kids and guns

When your child goes to a friend’s house, do you ever wonder if there are guns present in the friend’s home?  Do you ever ask the child’s parent?

Last week, The New York Times Motherlode blogger KJ Dell’Antonia relayed a story about a reader who was trying to help her thirteen-year-old son come to grips with the death of his friend, who had shot himself to death with a gun the writer didn’t even know her son’s parents owned.

This writer, her son and their community face a painful recovery from this tragedy.  But Dell’Antonia, herself the mother of four children, found herself wondering about the writer’s friend’s son, who had spent considerable time at this boy’s house.  He had slept there overnight.  And his mother had had no idea that there was a gun in the house or that her son’s friend could gain access to it.

Dell’Antonia questioned whether we talk as much to our children’s friend’s parents about whether they keep guns in their homes as our kids get older as we do when they’re young.*  But I’d like to pose the question of whether we truly engage in these discussions at all, as so many pediatricians and safety groups recommend.

Have you asked other parents if they keep guns before letting your children–of any age–spend time without you in someone else’s home?  If these parents have responded that they do own a gun, have you asked follow-up questions?  Which ones?  Do you ask how the guns are stored?  Do you ask if they’re locked?  Do you ask if the ammunition is stored separately from the guns themselves?  Do you ask if the children ever have access to the guns, if they’ve had safety training, if there are trigger locks?  At what point do you feel like you’re going overboard?

Is it realistic to interview other parents about guns each time your child asks for a play date?

Part of the answer, obviously, is to talk to our kids about guns.  I’ve done that, and I will do it again.  But relying on childish judgment in a life-and-death situation is a shaky proposition.  Who really knows what will happen if children actually find themselves in an uncomfortable and/or potentially dangerous situation?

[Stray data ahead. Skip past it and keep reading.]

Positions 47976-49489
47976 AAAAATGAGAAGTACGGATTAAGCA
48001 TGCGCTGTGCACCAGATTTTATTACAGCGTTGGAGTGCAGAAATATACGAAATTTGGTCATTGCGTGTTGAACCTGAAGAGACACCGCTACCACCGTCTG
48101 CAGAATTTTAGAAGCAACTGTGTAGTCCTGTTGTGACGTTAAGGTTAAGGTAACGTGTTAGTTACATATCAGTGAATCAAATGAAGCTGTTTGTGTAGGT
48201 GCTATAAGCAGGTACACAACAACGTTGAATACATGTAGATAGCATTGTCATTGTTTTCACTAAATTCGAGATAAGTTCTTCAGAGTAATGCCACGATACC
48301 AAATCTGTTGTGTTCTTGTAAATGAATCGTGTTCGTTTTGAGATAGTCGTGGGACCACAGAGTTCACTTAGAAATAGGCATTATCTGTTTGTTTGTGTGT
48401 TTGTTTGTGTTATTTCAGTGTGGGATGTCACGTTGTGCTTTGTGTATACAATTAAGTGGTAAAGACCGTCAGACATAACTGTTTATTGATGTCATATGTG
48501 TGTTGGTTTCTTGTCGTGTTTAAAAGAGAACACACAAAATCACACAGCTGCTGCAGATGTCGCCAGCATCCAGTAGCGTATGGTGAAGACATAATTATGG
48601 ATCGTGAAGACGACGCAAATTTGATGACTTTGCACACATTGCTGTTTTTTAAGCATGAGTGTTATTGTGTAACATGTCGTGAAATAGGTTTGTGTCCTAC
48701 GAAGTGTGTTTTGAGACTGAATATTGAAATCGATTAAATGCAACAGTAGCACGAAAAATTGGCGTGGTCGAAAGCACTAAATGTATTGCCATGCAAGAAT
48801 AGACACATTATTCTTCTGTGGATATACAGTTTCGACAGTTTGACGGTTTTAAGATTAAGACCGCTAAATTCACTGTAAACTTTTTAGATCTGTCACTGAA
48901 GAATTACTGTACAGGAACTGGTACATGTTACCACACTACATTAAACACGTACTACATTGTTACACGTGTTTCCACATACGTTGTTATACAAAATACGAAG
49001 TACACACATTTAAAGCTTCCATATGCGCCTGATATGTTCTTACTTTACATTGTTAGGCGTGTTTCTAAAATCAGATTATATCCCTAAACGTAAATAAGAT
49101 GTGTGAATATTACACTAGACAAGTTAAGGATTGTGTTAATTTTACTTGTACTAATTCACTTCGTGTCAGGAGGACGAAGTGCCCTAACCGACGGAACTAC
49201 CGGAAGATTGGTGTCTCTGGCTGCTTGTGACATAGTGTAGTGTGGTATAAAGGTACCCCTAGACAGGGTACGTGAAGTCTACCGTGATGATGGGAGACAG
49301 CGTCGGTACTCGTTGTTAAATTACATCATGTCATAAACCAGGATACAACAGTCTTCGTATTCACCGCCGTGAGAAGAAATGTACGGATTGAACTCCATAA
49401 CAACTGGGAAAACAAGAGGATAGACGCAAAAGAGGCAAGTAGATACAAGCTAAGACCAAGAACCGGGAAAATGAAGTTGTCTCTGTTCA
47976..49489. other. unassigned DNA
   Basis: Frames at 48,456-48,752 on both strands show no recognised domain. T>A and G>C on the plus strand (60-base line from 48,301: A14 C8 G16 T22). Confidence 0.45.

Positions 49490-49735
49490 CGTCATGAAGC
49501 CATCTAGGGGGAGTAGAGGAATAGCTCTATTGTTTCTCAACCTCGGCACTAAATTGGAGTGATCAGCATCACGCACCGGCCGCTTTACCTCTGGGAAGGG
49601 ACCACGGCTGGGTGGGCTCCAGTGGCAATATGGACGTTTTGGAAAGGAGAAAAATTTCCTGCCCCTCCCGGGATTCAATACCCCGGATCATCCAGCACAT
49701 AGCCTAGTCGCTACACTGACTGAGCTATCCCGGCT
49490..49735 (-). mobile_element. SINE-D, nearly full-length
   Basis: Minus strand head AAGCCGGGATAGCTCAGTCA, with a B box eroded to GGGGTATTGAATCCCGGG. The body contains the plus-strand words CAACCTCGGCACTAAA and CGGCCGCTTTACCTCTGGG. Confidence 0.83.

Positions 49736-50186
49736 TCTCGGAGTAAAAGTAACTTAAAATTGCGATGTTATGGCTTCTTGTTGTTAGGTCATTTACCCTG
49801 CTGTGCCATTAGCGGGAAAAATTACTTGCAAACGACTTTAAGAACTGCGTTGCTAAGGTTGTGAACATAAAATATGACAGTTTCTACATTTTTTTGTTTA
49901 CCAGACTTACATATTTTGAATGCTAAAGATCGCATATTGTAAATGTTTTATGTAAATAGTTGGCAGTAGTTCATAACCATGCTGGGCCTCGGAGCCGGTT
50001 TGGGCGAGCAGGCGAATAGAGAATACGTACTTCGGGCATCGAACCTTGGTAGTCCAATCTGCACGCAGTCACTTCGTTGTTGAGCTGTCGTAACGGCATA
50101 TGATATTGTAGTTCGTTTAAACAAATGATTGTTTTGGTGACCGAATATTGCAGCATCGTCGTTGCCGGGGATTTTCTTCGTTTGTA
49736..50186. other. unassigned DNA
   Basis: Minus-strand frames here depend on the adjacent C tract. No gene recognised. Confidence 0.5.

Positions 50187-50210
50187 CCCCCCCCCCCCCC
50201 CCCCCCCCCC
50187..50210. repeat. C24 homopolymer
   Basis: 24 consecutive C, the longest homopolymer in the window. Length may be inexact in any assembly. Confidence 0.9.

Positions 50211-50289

For me, what’s a bit odd here is that I generally consider myself to be overaggressive in terms of safety in many respects.  (When we put our first house on the market when our older child was a year old, our realtor remarked that our house was, “the best baby-proofed house I’ve ever seen!”)  But interviewing people regarding the details of what goes on in their own homes is different.  How realistic is it to subject another parent to an interrogation each time your child wants to go to a new friend’s house for a play date?

I live in an area where gun ownership is common.  I feel like I should probably ask every parent if he or she has a gun in the home before my child visits.  But I’ll admit I haven’t always–or even often–done this.  I’ve never quite known how to handle the ask-about-guns-before-a-play date conundrum.

Readers, what are your thoughts about talking to other parents about guns?  And if you live in an area where many people own guns, how does that affect your answer?  Would you ever consider enrolling your older child in a gun-safety class, even if you don’t approve of guns yourself, just in case your child encounters a gun?


*In light of Monday’s fatal shooting at a high school in Chardon, Ohio, Dell’Antonia followed up her earlier Motherlode post with one today in which she asked the question, valid in both cases of teen suicide and homicide, of why some teenagers find guns to be solutions to their problems.  It’s a good question that deserves serious attention.  Indeed, why does anyone find guns to be the solution to his or her problems, and what can we do to change that?

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